“The government’s U-turn on introducing tighter energy efficiency targets for landlords is similarly concerning. Our recent analysis shows that the privately rented homes represent a quarter of all poor housing in England: excess cold caused by poor heating and low energy efficiency is the number one health and safety hazard in these properties. Failing to address this hazard head-on will have an immediate impact on the health of householders and pressure on our public services.

“We hope that today’s announcements are not a sign that the government will water down the forthcoming Future Homes Standard as we need ambitious standards for new homes.”


“The Persistent Chopping and Changing of our Net-Zero Policies is Holding Back Millions of Pounds of Investment”


Alastair Murray, MD and Founder of Rendesco, a provider of heat pump technology said: “Across the property and construction sectors, developers are investing in and committing to ambitious carbon-neutral developments now. But the persistent chopping and changing of our net-zero policies is holding back millions of pounds of investment into new housing, infrastructure, and green technologies.

“This constant confusion and lack of clarity is not just undermining the success of the entire sector, it is also stalling the UK’s economic growth and prosperity – not to mention deepening the climate crisis.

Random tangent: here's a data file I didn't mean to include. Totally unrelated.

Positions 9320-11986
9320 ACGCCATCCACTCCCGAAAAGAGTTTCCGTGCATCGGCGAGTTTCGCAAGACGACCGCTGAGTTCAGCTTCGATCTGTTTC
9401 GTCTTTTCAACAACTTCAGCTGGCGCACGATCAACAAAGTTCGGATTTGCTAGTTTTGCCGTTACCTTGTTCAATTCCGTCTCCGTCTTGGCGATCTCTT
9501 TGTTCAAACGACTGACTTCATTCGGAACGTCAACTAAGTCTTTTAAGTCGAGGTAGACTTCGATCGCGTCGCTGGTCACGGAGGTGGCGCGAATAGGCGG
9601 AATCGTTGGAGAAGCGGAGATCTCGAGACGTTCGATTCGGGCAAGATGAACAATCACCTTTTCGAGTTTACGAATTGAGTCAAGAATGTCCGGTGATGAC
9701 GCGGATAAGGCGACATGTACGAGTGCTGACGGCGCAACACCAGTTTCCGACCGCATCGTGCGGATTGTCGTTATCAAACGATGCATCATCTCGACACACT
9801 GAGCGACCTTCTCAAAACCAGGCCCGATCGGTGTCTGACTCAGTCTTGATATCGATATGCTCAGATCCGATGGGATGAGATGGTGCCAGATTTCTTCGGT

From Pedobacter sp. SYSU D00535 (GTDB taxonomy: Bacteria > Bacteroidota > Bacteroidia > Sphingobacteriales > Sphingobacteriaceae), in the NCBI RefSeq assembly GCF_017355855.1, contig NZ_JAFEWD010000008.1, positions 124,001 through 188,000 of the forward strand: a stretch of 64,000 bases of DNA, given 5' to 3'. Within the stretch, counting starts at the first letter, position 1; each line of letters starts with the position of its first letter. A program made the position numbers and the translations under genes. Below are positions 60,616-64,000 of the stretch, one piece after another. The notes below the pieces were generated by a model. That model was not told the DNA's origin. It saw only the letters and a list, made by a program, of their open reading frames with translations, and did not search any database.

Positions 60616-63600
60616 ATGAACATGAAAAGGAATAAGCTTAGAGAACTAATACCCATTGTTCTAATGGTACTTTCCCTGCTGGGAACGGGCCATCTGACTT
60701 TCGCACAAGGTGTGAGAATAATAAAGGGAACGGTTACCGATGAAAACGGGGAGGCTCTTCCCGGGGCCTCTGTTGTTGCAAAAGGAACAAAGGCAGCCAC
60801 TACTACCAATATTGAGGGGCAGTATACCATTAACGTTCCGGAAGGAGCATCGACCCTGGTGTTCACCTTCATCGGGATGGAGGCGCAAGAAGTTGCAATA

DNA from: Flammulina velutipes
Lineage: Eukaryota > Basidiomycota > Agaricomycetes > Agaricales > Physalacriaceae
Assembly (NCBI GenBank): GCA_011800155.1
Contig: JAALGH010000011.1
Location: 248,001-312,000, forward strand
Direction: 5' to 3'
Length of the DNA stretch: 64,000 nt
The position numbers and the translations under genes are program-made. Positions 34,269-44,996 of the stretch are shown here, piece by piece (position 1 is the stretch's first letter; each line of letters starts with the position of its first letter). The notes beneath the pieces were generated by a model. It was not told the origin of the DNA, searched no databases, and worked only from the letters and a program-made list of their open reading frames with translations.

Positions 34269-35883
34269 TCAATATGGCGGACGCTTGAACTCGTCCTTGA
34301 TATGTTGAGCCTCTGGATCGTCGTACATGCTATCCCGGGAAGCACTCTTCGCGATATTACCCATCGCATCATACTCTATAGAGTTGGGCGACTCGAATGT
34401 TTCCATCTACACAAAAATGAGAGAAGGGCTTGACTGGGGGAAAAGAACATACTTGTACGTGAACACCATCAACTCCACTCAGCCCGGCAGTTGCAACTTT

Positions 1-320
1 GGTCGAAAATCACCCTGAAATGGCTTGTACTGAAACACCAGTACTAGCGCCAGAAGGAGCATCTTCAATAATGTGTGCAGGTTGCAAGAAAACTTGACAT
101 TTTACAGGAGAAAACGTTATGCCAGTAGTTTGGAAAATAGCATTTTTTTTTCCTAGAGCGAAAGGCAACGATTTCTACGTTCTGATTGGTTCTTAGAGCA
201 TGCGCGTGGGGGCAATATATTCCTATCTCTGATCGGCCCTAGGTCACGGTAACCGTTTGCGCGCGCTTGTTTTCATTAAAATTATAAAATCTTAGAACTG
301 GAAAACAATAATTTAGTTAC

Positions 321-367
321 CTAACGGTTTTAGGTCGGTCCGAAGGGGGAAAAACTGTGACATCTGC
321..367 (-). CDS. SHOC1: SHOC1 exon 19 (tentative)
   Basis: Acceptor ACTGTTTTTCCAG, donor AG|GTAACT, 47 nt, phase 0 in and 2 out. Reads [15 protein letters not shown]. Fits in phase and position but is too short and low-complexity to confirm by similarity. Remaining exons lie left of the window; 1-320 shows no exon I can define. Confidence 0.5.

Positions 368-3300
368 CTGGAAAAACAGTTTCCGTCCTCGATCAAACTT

“If the Prime Minister is serious about addressing the climate crisis, encouraging economic growth, and building more houses he needs to create an environment of certainty and stability.  Right now, we have neither and it is costing British households dearly."


“Rolling Back Plans to Improve the Energy Efficiency of Rented Homes is Environmentally Reckless and Economically Damaging”


Simon McWhirter, Deputy Chief Executive of the UK Green Building Council (UKGBC) said: “It’s damaging to the industry who were scaling up for these changes, and this package of net-zero delays will be doubly destructive to our climate. Buildings are the second biggest source of climate emissions in the UK. We can’t keep burning fossil fuels to heat our homes and meet our legal climate targets.